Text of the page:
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TUR BIG 8TONK GAP POST.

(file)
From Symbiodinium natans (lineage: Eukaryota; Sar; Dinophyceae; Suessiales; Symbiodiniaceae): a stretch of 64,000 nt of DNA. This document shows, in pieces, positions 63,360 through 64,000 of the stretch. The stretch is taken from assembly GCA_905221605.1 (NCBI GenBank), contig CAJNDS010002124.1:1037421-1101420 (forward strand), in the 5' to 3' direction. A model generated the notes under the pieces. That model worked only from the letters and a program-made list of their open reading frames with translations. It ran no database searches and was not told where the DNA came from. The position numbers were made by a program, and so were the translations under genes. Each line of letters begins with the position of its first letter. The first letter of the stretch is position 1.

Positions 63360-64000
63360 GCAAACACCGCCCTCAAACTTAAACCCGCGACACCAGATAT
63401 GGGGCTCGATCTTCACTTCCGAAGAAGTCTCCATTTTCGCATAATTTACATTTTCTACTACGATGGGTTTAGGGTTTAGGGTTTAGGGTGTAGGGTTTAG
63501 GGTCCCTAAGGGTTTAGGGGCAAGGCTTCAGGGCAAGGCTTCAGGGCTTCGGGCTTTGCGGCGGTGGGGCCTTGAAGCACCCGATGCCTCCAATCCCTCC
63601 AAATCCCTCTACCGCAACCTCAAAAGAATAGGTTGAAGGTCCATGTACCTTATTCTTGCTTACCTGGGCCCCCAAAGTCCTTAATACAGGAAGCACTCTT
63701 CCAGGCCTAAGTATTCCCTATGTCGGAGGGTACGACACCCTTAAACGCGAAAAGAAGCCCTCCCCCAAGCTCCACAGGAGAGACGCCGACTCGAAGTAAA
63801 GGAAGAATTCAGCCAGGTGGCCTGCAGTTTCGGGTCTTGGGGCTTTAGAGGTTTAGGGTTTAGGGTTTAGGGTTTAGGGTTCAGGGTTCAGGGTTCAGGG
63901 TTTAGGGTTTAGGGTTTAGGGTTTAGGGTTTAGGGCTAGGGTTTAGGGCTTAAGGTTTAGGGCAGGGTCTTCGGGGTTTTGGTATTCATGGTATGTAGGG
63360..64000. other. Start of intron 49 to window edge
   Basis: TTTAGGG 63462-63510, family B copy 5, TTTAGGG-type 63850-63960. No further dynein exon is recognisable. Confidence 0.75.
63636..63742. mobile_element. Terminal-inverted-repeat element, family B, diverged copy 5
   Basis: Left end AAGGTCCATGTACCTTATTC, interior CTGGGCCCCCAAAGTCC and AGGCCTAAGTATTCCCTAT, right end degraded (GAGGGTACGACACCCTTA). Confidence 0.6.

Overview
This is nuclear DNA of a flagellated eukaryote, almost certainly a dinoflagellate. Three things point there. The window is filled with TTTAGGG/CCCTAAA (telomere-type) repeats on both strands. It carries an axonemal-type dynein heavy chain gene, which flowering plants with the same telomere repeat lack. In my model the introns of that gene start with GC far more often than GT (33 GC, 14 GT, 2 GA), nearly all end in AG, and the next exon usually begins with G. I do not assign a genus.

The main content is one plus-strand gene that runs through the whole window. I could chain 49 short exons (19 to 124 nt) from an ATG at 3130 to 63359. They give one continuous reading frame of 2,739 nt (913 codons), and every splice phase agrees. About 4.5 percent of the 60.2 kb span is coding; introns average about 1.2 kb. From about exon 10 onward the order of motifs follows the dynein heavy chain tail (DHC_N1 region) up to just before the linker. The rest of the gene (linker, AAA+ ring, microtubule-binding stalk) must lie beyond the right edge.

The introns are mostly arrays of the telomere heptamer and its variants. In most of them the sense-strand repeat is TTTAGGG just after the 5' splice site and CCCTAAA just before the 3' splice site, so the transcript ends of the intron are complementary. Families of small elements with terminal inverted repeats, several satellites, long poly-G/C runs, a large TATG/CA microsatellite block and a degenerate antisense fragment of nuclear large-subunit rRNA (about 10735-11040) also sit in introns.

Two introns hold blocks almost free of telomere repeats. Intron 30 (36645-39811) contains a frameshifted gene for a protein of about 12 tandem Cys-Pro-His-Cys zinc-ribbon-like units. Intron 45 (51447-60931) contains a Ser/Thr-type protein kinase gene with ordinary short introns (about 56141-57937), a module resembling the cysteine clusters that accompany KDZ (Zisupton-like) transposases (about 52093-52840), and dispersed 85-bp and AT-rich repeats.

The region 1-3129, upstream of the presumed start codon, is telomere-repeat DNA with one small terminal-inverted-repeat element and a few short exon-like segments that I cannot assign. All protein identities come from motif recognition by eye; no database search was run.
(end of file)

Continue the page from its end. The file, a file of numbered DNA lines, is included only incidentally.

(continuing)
VVJSDNESDAY, NOV. 20, 1018 Published Kverjr Wednesday by the WISE PRINTING COMPANY, Incorporated. GILBERT N. KNIQHT, - Editor. LINDSEY J. HORTON. Ain't Editor Ono >fonr. - Six Months. Three Months, SI-OO ? GO .26 Kntoied acoordlne to i?isUI regulations ?t the postoiBoo at lllg Hlono (lap as spc oml-olaas matter. SUBSCRIBERS are cnrnestly ro quested to observe tho ditto printod on their address slips, which will koop thorn nt nil times posted its to the date of tho oxpirnt-iou of their sub? scription. Prompt nnd timely attontion to this request will save nil parties n grout dea)|of annoyance. There's a Great Day Coming. As Foch has shortened to vic? torious weeks tho rocking months of our forobodying, ftiith has been quickened into hope. The fruits we thought to gather in sonn? vaguely-distant harvest arc ripening fast. The peace wo dared not mention, so remote did it seem, is heralding its coming in a thousand instant sounds. The vengeance of n God of Justice is at hand. The war of righteousness is won. W hen we shall see in n sign? ed treaty the evidence of victo? ry and the promise of lasting pence, we shall reckon this war worth all it has cost; und when we shall welcome our hoys home, we shall forget the doubts, the numbing darkness nnd the dread suspense of that grim season of the Hun's ad vance. What a day will it he when Virginia's veterans re? turn fo her. This old common wealth of ours will rejoice as never it has since that panting rider dashed into Richmond with news that Uornwallis had surrendered. The day of the great review in Richmond will he as memorable as March 17,".'\ when Henry sounded the tocsin of revolution, or April 17, 1801, when the old stall' put on her armor of self defence. Rut to some the day of our hoys' ret urn and every day thereafter will bring the misery of remorse. Some who think that pence will bring reunion will find it brings division and some who would rejoice that seas no longer separate us from our lads will find a wider gulf fixed. For our Virginia soldiers are to return to us in a how knowledge of tuen ami of fler vico und in that knowledge they will judge us. With un? erring eye will they measure our manhood. They will k low which of us have stayed at home because wli were cowards ami which of us because we had a larger work to do. They will discern which of us have served and which have idled. And they will love or despise, honor or detest as tiny shall tiutl us false or true. Their verdict will be our fate: Denied fellowship with them, we shall have no part in the new age. The moral cqivaient of war is to bo found only in constancy of service. No gift from a man's abundance ever exalts; no shrewd investment, in the guise of patriotism ever de? ceives. No single act of dis? play und no passing share in broad "good works" will raise a man to the place of thoBo who have mot the eternities on the field of battie. Those returning boys of ours will mock at us if we claim comradeship with them because we subscribed to a loan, or served on a commit? tee, or made a speech or in? creased a crop for which we re eeived the highest prices of record. Tho boys will say, "We spent winter months in tbo mire of frosty trenches; wo faced the week long bombard? ment of the Hun; we know pi j. vation and cold nod hunger, daily,hourly, incessantly?what did you do?" And wo must hold our tonguo and lose ull claims upon them, even though they bo our sons and brothers, unless in our hearts wo know that our sorvico was not less constant, if less gallant, than was theirs. Tho daily discipline of self for country is what dis? tinguishes them. Wo cannot bo distinguished by less. This daily discipline of self, this constancy of service, are virtues not beyond attainment by tho true patriot. They must bo deliberately Bought, yet not ostentatiously expressed. They must be ascetic, and yet not Pharisseical. They must, in short, represent a constant effort on mir part to forego our pleasure for our nation am) to stint our bodies for our souls. To this end nothing is more sorviceably useful und few things are more vital than indi vitlual self denial, tho fruits of which are invested in War Sav? ings Stamps. Does this seem a prosy moral to a loftv tale? Dots it seem a ludicrous contract to the Bar vice our hoys are rendering overseas? It in, if it bo meas? ured in the concrete result, sub stantinl though that he. But it is not this concrete result we need: It is the spirit that yields tho result. By drawing one's check for $1,000 against an am pie balance in hunk, und by purchasing War Savings Stamps with tile proceeds, one helps one's country and one's finnucos but not one's spirit. But by saving $1,000, dollar by dollar, and by investing it in War Savings Stamps, ono practices a self-restraint and oxibits a constant thought of country that ennoble spiritually even more than Ihoy benefit finan? cially. It is, in short, not what a man purchases, but why and when und how he purchas-s that give him something of Un? moral equivalent of war, With til, virtue is its own reward?if we are sold8It enough to claim it?or tin investment of one's patient Bovings in War Savings yield a better return (hau liny security of even relatively the same strength in the world. Ten years ugo, so profitable un investment would have seemed unbelievable. We Virginians have lived for one generation in tho memory and under the spell of a great war. To our fathers, fidelity lo old Virginia in the sixties has been (tie consolation of age To us, il has been the inspira? tion of ottr public service. We are destined to survicc us the actors or spectators of a drama vaster and even more memor? able. Wo can neither evade present responsibility nor escape future reflection. The one regret of life will be that it was not more fully given to country in these tremendous times.-? Douglas Freeman in the Richmond News Reader. BRISTOL HAS BIG FIRE According to a telephone mes? sage received here yesterday Bristol, Yn., uns visited by the most disastrous tire in its his? tory. Three large business houses were totally destroyed and a number of others dam? aged. The lire, which started early in the morning in the basement Of Dosser Brother's big department store, consume.1 this building together with the Mahonoy-Jones Co., wholesale dry goods merchants, and tin Bell Telephone Company. Con? siderable damage was done to the buildings of Mrs. X. R. Suy. der and Hedrick Bros. The loss is heavy und will [probably reach a million dol liars ae these buildings were tho ' finest in Bristol and right in the i heart of the business district. Miss Kathaleen Merrirtian, of Jonesville, spent Tuesday night in the Gap with relatives, being I eoroute to Abingdon to attend schnei at Martha Washington College. SCOUR THE MOUNTAINS FOR "FLU" SUFFERERS State Health Officers Do Ef? fective Work With Emer? gency Hospital at Pennington Gap. Richmond, Vn., Nov. H. ? Richmond well line occasion to be proud of tho spocd with which bIio conceived, plunned ami opened her emergency hospital in John Marshall High School, but even so, her record is hardly more creditable than that of the little town of Penn iogton Gap in Leo Ocunty. This municipality, which is far more rural than urban, wan tho centre of a genuine hotbed of Spanish "flu" and the Stato Hoard of Health was quick to dispatch Dr. W, A. Brumfield ? >f the U. S. Public Health Ser? vice to the scene of distress. In something like live hours the physical), aided by volunteer workers who were happy to help, had transformed tho town shoolhouse into a well-appoint? ed hospital and was ready for business. As the reports concerning the disease were most alarming and a largo section of isolated moun? tain territory was known to be uffeclcd, a hospital train was quickly manned and equipped, so that tho Bufferers for mites around might he reached and brought to tie- newly opened in? stitution at Pontiington (Lip. file idea, of course, was to han? dle only the patients who were in most serious condition and Intake chances with the el hers. Hut it soon became apparent that much bushwhacking would he necessary in order to reach these sufferers, for many of them lived far up in the hills at almost inaccessible points, re? mote from the railroad, and even beyond the reach of hoise drawn vehicles These unfortunates, some of whom dwelt in cabins indicat? ing the direst poverty, had to be borne on cots to the train down narrow mountain paths or over rocky hills. In some instances, the litter bearers had to "lote" their human burdens a mile or so, hut they perform? ed this arduous work with the utmost enthusiasm. More lit tor-bearing had to he done at I'ennington Gap,for the school house was some distance from the station, but always there were townspeople who willing? ly undertook this duty nnd left the doctors and nurses to more important duties. There were times when the Pennington (lap hospital had as many as seventy live patients and possibly a majority of these had pnliomonia, hut the deaths, according to the latest accounts, did not reach overtoil or eleven. This was a splendid record, for tho institution received only very ill patients and sortie of them were far gone when help came to them. At one stag of his activities, Dr. Brumfield was somewhat staggard to lind several cases diphtheria, hut he was prompt to administer antitoxin and to quarantine the homes of suffers. Fortunately the cases of a mihi type,but all the same no chances were taken, and in order to prevent a spread of the tlisoaBO, guards were placed before tho habitations of the patients. The Pennington .Gap Hospital force, all told, consisted of thir? teen doctors and nurses, who uhmurmtiringly faced all sorts of hardships and discomforts in order to handle a situation which was menacing in the ex? treme. In his otTorts to find people needing succor, Dr. Rrumtleld sometimes rode as many as thirty miles on horse? back over the mountains nor did even the rain stop him when I he went on such expeditions. Notice To tho members of Big Slono Gap Chapter of the American Red Cross its brandies, junior and school auxiliaries. Please take notice that Wednesday, November 27th, 1918, at '3 p. in., has been fixed upon as the date for holding the annual meetings for election of ollicers adapting by-laws, appointment of committees and the transac? tion of any other business that may be presented. The management of the Po? tomac Division to which we he long, earnestly request that the chapter brandies and auxiliaries adept by-laws in harmony with all other chapters and I will en? deavor to furnish allnui branch? es with copies of the forms sug? gested together with a hand? book?chapter organization and activities giving information in regard to Bed ('loss work. The executive committee earn? estly requests that all members of the Bed Cross attend the meetings und participate in the elections. The meeting at Big Stone (lap will he help in the court room of the United States public building ami places of meeting of branches and auxil? iaries will be fixed and notice given by their chairman. B. A. Avkrs, Chairman, Masonic Notice Steplionson Chapter No. 1!? R, A. M. will hold its stilted communication on Thursday evening, Nov. 21st at S p. m,, work in M. and I'. M. degrees. Visiting companions always welcome. .1. II. Matiikws, Sec'v R. P. BAKRON, II I' On Saturday and Sunday, Nov. 23rd and" 24th M. Wo'r. Ceo. W. Wright, grand lecturer of the Blue Lodge will he with us. All members are urgently requested to be present. WAR WORK CAMPAIGN A SUCCESS The War Work Campaign in Big St?hn Gap and Wise coun? ty was a success. The (plot a for Big Stone Quip was $1,500 ami the amount of subscriptions will total over $2,500 The quota for the Richmond Magis? terial District was $5,200 and the subscriptions in reed in] amount to over $8,000. Tho en? tire county has largely over? subscribed its quota. XMAS NOTICE Our Mr. Moore will be in Big Stone tiap, Nov. 20th and ilOtli ut Monte Vista Hotel taking Christmas orders. Cull und look over bis magnificent line of diamonds, watches, jewelry, silver anil all the latest novel? ties. 1). B. R yi.and & Co., .lewelers. Ban On Purchase Of Flour Is Lifted. , Washington, Nov. II.?Reg? ulations requiring householders and bakers to purchase 'in per cent of substitutes with each purchase of wheat Hour was lifted with drawn to day by the food administration, effective immediately. War Savings Sales Near Bil? lion Mark. Including cash received in in the Treasury Department on October 21 frotu the sale of War Savings securities, the total Treasury receipts from this source amounted to $801,4011, 415,80. This represents the pur Ohas of War Savings stamps to the total maturity value of ap proximatoly $950,824,474,10^ The Red Cross. KemUrs a service n? other canto can Elevates the spirits ?f a wounded man . Doc* all ll can for the allies, tee. Carries a measago of love so true; Itolbt away sorrow that klioekl at the door Of many a heart lliat is wounded and sore; Serve* all humanity who nceda IIa care, Still never tlrca of doing itaahare, Dr. J. A. Gilm'cr Physician and Surgeon OKKIOK? Over Mutual Drugstore Big Stone Gap, Va. LINEN SHOWER ' - - I The linen for the Red Cross Hospitals in Franco was collect led tliis .veek und is now on its way to our boys. All those who [contributed lo this collection and helped make .the "Linen iShower" an unqualified success, will doubtless bo interested in jtho following tuble, which shows just how very wide awake the Big Stone Cap chapter ami its branches are, its quota having been LT? sheets, 50 bath towels, tUO bund towols, 100 handker? chiefs, "ft napkins: Sheets Haiti Towels 11 ami Towels Himakercliicfs Xapkliu Bis Stone 6?n. 1 89 :,? -' Sto.u-ira .... . 7:! 1II 00 840 ?1 Km) .stone Gap .<i0 U> IU 0 IKl Roda Od ?Kl toil HSU ISO Oaaka30 ISO 118 ISO ono Kedkce .11 M ?(H> ? Arm? 30 l'->3 109 ISO (SKI Bxeter. Sil ISO Hit ISO ooo linbotlon 87 ISO 11? ?00 si Appalsohla . 00 S3 _W _loS _a Total. 901 1060 0IS - 1001 _988_ Our work was greatly facilitated by a contribution from the Slohega Coke and Coal Company .if standard Rod Cross ship, ping boxes, and by the splendid cooperation of the Uoynl Laun? dry; which cone'in laundered practically all of the linens abso? lutely free of charge. EVi ry person who lias, in any way, helped Ih this work, has added his mite lo u humanitarian cause, and on behalf of the Bed Cross Wo wish to thank each anil everv one most heartilv. LINEN SHOWER c< IMM ITTEE, Mrs. R. E. Taggart, Chairman. me; sto^e <t?^v??, va, Just opened up with a FULL LINE OF Our store is located oh the pike across Last Fifth Street Bridge in the north side of town, and we are prepared to serve the pub? lic with only the hest line of groceries and at prices to suit everybody. It is wise hot only to protect your pocket book, but as a matter of health you should select pure food for your table. Below we mention a lew articles with prices: Best No. 1 Salmon.22c or two for 40c Best Tomatoes.25c or two for 45c Second Grade Tomatoes* per can.20c S ounce Salmon, per can.15c Best Pure Wheat Flour.$1.75 Best Meal.$1.35 Good Brand and Shorts Chop.$3.50 Armour's Best Meat, per pound.35c Lard, per pound .35c Irish Potatoes, per gallon.30c Sweet Potatoes, per gallon .35c At buckles Coflee. 4 packages for.$1.00 R. A. J. Coffee, 2 packages for.45c No. 2 Sifted Peas, per can.20c Kraut, per can.20c Best Sliced Table Peaches in sugar syrup, per can.45c Argo Table Peaches, per can.35c Hilldale Peaches, per can.30c Maryland Pie Peach, per can.20c Best Corn, two cans for.45c Best Table Pears in Sugar Syrup .35c 5 lb Karo Syrup.55c or two for $1.00 2 lb Karo Syrup.20c I'o lb Karo Syrup.15c 1'.. lb Maple Flavor Syrup.25c Best Oats.15c Whole Grain Rice in one pound cartons ? 15c Heinz 8 oz Spaghetti.15c or two for 25c Heinz S oz Dill Pickles No. 2.20c Armour's Cane and Corn Molasses, 5 pound cans.55c or two for $1.00 Instant Postum.20c or two for 35c Best Grade of Soap and Wash Pow? ders, two for.I5c Heinz 16 oz Baked Pork and Beans.20c Fleinz S oz Baked Pork and Beans.15c We handle Country and Creamery Butter and all kinds of Jellies and Apple Buttel . All sizes of Peanut Hutter. There are many other articles too numerous to mention in this store but wc invite you to come and look over our groceries. The prool of tin- pudding is chevying the string. The Thrice-a-Week Edition of The New York World in 1919 The value and need of a newspaper in the household was never greater than at tie' present time. Wehnve been forded to enter the world war, and a mighty army of ours is already in Prance fighting gn at haltlos ami winning magnificent victories. Von will wan' ' > In v.- ,dl the news from our troops on European battlefields, and 1910 promises to he the most momentous year, in the history of our universe. THK THRICE A WEEK WORLD'S regular subscription price is only ?fi 00 per year, and this pats fur ieo papers. Wo offer this unequalled newspaper and THE BIG STONE GAP POST regular price $1.00 per yea together for one year for jil.??. The regular subscription price of the two papers is $2 00.